Credit CASA Latina / Facebook

Magdaleno Rose-Avila is the first director of Seattle’s Office of Immigrant and Refugee Affairs. He was selected by Mayor Mike McGinn for his decades of experience working with diverse communities in pursuit of human rights.

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Food
12:39 pm
Tue November 13, 2012

Julia Harrison Sees The World Through Her Sweet Tooth

A sugar calavera, or skull, to celebrate Dia de los Muertos, from PW Kerr's in Seattle.
Julia Harrison

Julia Harrison’s sweet tooth and her training as an anthropologist have led her on some delicious adventures. On her Sweet Travel blog, she writes about how candy and other sweets carry a cultural story within their recipes and history. She tells Ross what she’s learned about Washington state.

51st State
11:14 am
Tue November 13, 2012

Puerto Rico Votes For Statehood

A little girl carries the Puerto Rican flag at the Puerto Rico Parade, New York City, June 2012.
Eric Parker Flickr

Last Tuesday Puerto Ricans cast a public opinion vote to become the 51st state. But what does that mean for those voters and for the rest of the US?

Christina Duffy Ponsa is a law professor at Columbia University and the co-editor of "Foreign in a Domestic Sense: Puerto Rico, American Expansion, and the Constitution." She joins us to talk about Puerto Rico's current status and how things might change with this vote.

State Budget
11:05 am
Tue November 13, 2012

State Representatives On Funding Public Education

How will the state fund basic education?
Flickr Photo/ccarlstead

In January the State Supreme Court ruled that Washington has not met its constitutional duty to fund K-12 education. Representatives Gary Alexander and Ross Hunter serve on the Ways and Means Committee, and they discuss what steps the House is taking to fund basic education.

Interview
10:00 am
Fri November 9, 2012

Glenn Greenwald On Liberty And Justice

Glenn Greenwald speaking at the Young Americans for Liberty's Civil Liberties tour at the University of Arizona in Tucson, Arizona, October 18, 2012.
Gage Skidmore Flickr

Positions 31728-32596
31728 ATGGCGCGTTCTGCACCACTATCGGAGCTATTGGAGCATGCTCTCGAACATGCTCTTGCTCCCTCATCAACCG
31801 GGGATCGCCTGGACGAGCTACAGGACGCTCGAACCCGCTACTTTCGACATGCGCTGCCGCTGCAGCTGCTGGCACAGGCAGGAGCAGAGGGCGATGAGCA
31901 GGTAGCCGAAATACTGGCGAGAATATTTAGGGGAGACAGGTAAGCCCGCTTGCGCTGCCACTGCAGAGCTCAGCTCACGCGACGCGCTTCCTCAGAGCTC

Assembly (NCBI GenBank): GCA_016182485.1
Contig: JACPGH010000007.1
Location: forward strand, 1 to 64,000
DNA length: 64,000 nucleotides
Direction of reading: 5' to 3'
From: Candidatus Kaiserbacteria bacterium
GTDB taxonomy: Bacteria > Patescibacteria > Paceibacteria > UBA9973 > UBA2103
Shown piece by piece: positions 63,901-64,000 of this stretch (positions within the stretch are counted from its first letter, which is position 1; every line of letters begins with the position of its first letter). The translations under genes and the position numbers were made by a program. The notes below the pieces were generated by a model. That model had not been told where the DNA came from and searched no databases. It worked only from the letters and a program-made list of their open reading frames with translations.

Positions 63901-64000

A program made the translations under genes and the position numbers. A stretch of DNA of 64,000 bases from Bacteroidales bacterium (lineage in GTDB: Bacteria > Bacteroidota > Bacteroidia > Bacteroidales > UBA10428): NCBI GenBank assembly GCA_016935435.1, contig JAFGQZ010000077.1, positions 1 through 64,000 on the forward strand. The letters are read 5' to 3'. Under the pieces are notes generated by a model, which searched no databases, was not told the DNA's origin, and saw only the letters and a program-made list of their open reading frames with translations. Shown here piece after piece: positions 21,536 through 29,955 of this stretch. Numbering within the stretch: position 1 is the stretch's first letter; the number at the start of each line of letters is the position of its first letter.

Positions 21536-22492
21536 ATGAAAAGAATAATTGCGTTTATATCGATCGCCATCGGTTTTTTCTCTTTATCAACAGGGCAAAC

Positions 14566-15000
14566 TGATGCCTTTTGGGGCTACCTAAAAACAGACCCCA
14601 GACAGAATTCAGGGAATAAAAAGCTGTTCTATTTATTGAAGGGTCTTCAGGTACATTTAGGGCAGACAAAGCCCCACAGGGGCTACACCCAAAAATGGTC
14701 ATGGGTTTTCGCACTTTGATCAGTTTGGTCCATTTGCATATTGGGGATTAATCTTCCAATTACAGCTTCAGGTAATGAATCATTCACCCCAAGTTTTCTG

Glenn Greenwald is a columnist on civil liberties and US national security issues for the Guardian. A former constitutional lawyer, he has written for Salon and is the author of three books, "How Would a Patriot Act?" a critique of the Bush administration's use of executive power; "A Tragic Legacy," which examines the Bush legacy; and "With Liberty and Justice For Some: How the Law Is Used to Destroy Equality and Protect the Powerful."

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Movies
12:13 pm
Thu November 8, 2012

"The Big Screen"

Ross Reynolds talks with film historian critic and commentator David Thomson about why he decided to undertake nothing less than the story of the movies in his new book, “The Big Screen.”

Health
12:10 pm
Thu November 8, 2012

Charles Sabine On Genetic Testing

Charles Sabine in Capetown, 2009.
The Hayden family Wikipedia

Charles Sabine was a war correspondent with NBC for 25 years, covering conflicts all over the world — including Bosnia, Baghdad, and the Rwanda genocide. His reporting garnered him an Emmy and many other journalism awards. But four years ago his focus completely changed after getting a genetic test that revealed a lethal fate.

Ross Reynolds talks with Charles Sabine about what it is like to know you have deadly and degenerative disease in your future and the risks and rewards of genetic testing.

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Elections 2012
12:19 pm
Wed November 7, 2012

Washington's Results: Red Vs. Blue

The results are in! Well, almost. We discuss how the races played out for each side of the isle. Joining us are Chris Vance, former chair of the Republican Party in Washington, and Christian Sinderman, a Democratic political consultant and the founder of Northwest Passage.